2. Put the sea of info on pause (i.e., don't cave to the trends that promise results in under 2 months). Find someone credible for a place to start. That might be your trusty PT or someone a friend has recommended--ultimately, this is like the search for a good therapist, it might take a few tries but be patient.

  3. Give yourself some grace. Set short-term milestones. This can be in building small habits or accomplishing some physical task. Are you someone who wants to practice breathwork for 5 minutes every morning or work towards PRs in the weight room? Have goals set for every few weeks to check in with how you're doing.

  4. Be able to adjust. Sometimes we set our goals and then decide, "hm, not for me!" In which case, congratulations to being closer to discovering what works perfectly for you. It might mean frustratingly starting back at step 1, but know that you've at the very least been able to X out an option. If this was a multiple choice question, you're doing amazing.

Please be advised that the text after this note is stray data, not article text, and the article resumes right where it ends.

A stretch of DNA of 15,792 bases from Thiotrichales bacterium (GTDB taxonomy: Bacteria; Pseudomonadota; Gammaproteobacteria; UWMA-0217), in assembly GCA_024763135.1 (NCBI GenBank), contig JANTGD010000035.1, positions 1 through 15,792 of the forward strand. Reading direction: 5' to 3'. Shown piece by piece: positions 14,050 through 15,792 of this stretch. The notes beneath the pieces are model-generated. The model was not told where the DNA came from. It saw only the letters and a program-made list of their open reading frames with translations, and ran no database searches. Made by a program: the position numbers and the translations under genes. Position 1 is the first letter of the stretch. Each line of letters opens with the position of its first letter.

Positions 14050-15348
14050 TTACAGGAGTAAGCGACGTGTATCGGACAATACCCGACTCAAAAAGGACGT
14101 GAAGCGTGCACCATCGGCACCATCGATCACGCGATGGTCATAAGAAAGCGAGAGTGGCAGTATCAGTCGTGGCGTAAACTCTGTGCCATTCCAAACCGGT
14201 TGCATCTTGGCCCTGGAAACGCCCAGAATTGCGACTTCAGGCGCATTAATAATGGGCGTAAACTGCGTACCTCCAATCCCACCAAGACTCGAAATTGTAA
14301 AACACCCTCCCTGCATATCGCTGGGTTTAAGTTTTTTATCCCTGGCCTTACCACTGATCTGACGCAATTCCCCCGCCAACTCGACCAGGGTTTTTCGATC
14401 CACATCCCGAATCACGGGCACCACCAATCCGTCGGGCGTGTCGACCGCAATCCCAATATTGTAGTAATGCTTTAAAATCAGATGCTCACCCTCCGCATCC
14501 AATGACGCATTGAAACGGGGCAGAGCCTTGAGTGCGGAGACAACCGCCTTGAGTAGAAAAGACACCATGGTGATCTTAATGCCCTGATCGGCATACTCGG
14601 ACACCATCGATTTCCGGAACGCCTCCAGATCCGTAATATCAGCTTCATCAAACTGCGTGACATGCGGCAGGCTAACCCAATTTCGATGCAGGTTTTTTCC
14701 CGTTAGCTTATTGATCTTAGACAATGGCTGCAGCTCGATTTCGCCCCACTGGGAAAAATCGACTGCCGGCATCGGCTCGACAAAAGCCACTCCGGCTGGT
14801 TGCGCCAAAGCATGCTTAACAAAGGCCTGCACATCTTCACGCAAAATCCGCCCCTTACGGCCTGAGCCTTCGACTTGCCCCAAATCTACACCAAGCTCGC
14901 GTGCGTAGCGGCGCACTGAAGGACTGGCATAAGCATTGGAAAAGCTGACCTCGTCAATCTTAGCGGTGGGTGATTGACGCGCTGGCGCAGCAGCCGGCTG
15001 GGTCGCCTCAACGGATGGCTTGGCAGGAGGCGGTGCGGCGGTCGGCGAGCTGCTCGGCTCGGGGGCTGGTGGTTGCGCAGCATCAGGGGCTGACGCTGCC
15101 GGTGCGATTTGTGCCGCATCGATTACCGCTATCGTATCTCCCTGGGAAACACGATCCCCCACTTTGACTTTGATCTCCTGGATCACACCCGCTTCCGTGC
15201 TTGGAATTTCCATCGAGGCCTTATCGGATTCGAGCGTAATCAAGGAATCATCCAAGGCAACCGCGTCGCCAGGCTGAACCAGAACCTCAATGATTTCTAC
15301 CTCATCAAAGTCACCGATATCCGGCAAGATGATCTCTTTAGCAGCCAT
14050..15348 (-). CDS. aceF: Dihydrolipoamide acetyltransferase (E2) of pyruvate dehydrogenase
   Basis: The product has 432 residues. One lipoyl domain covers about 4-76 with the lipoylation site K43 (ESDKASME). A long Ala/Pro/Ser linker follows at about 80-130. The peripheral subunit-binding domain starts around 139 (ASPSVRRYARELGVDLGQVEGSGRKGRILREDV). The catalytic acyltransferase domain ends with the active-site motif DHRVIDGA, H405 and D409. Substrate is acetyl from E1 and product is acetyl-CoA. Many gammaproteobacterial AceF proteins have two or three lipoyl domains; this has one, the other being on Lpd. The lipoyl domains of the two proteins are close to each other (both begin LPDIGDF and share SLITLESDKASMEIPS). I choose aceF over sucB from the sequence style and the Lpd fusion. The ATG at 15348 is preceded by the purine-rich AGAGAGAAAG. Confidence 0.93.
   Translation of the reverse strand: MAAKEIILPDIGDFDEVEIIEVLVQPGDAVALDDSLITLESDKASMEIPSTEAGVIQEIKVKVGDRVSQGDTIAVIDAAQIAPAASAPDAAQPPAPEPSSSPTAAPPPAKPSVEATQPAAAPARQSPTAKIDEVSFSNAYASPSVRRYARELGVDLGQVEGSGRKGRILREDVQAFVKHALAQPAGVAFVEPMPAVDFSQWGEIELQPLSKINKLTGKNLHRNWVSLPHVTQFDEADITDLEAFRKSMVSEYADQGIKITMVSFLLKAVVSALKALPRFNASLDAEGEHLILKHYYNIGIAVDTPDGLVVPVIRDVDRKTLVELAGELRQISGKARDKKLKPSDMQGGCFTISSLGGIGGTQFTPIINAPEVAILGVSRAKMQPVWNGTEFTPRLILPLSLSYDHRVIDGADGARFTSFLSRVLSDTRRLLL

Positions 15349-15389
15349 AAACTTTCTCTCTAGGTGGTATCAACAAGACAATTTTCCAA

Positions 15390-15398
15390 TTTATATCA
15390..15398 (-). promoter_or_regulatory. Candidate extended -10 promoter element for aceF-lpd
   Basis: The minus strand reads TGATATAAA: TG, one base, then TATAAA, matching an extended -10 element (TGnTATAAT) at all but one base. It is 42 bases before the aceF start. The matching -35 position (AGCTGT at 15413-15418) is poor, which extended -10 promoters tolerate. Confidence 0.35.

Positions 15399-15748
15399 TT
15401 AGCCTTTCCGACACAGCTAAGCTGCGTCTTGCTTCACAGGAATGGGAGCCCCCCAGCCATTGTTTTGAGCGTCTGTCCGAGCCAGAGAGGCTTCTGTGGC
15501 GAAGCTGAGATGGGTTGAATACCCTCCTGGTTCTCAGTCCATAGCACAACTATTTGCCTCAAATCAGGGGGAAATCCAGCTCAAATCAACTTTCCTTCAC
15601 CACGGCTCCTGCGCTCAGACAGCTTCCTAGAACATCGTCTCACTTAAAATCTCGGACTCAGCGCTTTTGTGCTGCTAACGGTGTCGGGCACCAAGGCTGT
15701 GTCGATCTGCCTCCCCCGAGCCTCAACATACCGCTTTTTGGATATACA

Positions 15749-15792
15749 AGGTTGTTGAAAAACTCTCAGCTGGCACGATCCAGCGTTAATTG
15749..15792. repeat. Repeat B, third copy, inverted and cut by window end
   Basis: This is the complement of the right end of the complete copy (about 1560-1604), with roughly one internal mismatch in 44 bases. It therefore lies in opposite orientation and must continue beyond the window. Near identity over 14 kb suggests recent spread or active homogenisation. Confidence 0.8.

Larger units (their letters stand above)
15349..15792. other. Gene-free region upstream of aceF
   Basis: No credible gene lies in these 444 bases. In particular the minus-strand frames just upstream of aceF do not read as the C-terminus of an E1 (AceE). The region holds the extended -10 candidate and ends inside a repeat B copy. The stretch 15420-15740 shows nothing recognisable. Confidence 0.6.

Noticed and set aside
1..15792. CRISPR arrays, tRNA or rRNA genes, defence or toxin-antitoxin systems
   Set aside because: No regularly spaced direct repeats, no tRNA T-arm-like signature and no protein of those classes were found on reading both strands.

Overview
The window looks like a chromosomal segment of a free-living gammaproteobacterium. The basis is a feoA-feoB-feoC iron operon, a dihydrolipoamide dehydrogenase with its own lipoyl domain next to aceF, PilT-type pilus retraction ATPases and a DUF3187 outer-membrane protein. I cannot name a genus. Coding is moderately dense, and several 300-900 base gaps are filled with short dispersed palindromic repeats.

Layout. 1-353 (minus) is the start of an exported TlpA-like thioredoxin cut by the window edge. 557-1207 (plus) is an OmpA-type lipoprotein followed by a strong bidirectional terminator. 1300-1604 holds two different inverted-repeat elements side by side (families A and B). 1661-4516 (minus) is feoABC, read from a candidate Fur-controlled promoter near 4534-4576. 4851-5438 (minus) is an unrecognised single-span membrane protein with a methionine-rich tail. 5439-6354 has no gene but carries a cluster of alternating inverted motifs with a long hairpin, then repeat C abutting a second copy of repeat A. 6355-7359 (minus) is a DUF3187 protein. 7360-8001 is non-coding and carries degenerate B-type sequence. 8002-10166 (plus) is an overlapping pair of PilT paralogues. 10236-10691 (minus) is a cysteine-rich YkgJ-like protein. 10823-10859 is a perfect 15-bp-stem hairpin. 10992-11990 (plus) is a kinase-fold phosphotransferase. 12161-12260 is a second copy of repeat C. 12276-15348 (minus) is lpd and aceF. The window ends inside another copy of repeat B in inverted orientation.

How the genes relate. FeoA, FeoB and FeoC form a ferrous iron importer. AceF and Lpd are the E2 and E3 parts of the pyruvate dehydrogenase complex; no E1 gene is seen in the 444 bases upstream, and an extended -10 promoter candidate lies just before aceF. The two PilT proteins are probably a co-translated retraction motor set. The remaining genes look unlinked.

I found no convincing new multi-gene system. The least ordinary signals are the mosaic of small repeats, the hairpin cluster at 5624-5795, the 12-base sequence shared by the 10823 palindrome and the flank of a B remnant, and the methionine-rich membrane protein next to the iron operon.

5. Don't forget your community. You'll be surprised at the lives you touch when you are able to reach back and pull someone up.


Last note? If you're looking for a good podcast, there's some that Charissa recommends: Lisa TerKeurst on healing from infidelity and book Personal Next by Melinda Harrison on helping high achieving people find the next step.

 

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Written by:

Judith Wang

Founder, Project Green Beard

UCSC Banana Slug, SMU DPT '25